So when China proposes to place tariffs on farmers in retaliation for Trump's proposal to tax Chinese imports, that's solid proof that our agriculture export has some sort of trade advantage at stake, a stake worth preserving, and the yin to the yang.   Maybe their phones come here advantageously, but our food goes there cheaply in return.

Many years ago, before anyone reading this was born, smart federal economists, as patriotic as any man, directed our diplomats to prioritize our agriculture over our industry, and much to our benefit, our diplomats listened.

Even 100 years ago, economist understood that labor can be commoditized, get or gotten cheaper.  Land, however is hard to come by.  Arable land even harder 

They were not stupid, and are not currently stupid,  as IT IS a continuing academic and applicable field.

Consider our example.   China gains entry in the World Trade Organization(WTO), the international trade group that we championed since the end of WWII, and wants to do trade. (An organization, GATT, preceded the WTO) 

OK and this is where it gets complicated, and the answer to the question why does a free trade agreement have so many pages if its all about being rid of tariffs?  Because life is messy, and some nations need help, need incentive to turn their rifles into plowshares.  Some have vested interest in certain industries that precedes the new direction free trade would carry them.

Whatever the event maybe,  we are open to some negotiations.


Because first, not only is gathering everyone together in trade a hedge against everyone fighting each other, its less expensive than war of course, and secondly it is our system that we are pushing, the one we are winning....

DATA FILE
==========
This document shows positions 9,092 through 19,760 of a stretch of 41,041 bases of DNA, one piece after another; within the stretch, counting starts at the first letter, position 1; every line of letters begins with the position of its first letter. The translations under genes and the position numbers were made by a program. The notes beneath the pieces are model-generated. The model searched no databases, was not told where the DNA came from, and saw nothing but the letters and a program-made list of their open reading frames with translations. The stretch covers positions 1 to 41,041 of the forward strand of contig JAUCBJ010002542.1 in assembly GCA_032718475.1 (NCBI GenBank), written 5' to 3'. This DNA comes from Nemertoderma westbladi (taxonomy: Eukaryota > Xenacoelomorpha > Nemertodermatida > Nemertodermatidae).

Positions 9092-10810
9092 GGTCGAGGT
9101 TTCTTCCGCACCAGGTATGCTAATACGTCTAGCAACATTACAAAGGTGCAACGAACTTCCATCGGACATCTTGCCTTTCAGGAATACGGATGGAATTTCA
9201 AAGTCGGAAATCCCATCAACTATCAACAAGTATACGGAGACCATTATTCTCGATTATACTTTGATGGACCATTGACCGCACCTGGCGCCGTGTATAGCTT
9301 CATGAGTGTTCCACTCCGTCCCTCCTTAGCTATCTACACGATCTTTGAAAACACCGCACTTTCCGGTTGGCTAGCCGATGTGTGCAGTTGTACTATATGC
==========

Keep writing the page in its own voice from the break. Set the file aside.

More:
We agree with China that they can tax imports in an market area they want to protect, and we push on them our agriculture.

It can get complicated, of course.   I contend that our patriotic leaders of the past understood their fleeting time as stewards of this great nation and understood how wise it would be to guard our American farmer at the expense of our laborer.

The problem is not the tariffs, its the failure to transit the American laborer into industry or services that  we can win at, with the other natural advantages we may have.   Technology, for example.   Or Financial Services.

Clearly, the U.S. is not winning everything, but it was understood from a long time ago that cars replace buggies, and television replaces radio.  Sometimes Japan replaces the U.S.,  and  then China replaces Japan in cheap labor.

As for the intention of the tariffs to reduce our trade deficit.  That's the easiest part,  just don't buy foreign made goods.  Deficit solved!  Get on board with it and there would be no tit for tat trade war.   Unless attitudes change, Trump has put our farmers in the cross hairs --  they have much to lose, while the rest of us pay more.  All for the gamble that we'd get jobs back that may not even be here anyways once robots and Artificial Intelligence move in.

Some contend we can sell our food to Africa.  Who says we aren't already, and why should our farmers take a haircut because the President is evidently running things off the cuff --  he waited over a year to 'fulfill his promise'  which gave the Chinese time to find other arrangements.

What other arrangements has he been at work on?

As for the tariffs paying off our national debt?   Not realistic.

How else do I know we aren't losing?  We still have the money to buy things, and a growing economy.

The fact that Trump says things are stupid, does not make it so.  I'd like some proof, although I certainly concede his power to shake up the board and something good may come of it, but nevertheless his characterization of our winning tradition is uninspiring and ignorant at best, dishonest as a matter of course for him.

At some time it is reasoned that robots and artificial intelligence will replace human labor.  Does Trump have a plan for that?  If he doesn't, then that is stupid.    He's gonna cost our farmers markets while gaining jobs in industries that may ultimately go away (again)?   Yeah,  not smart.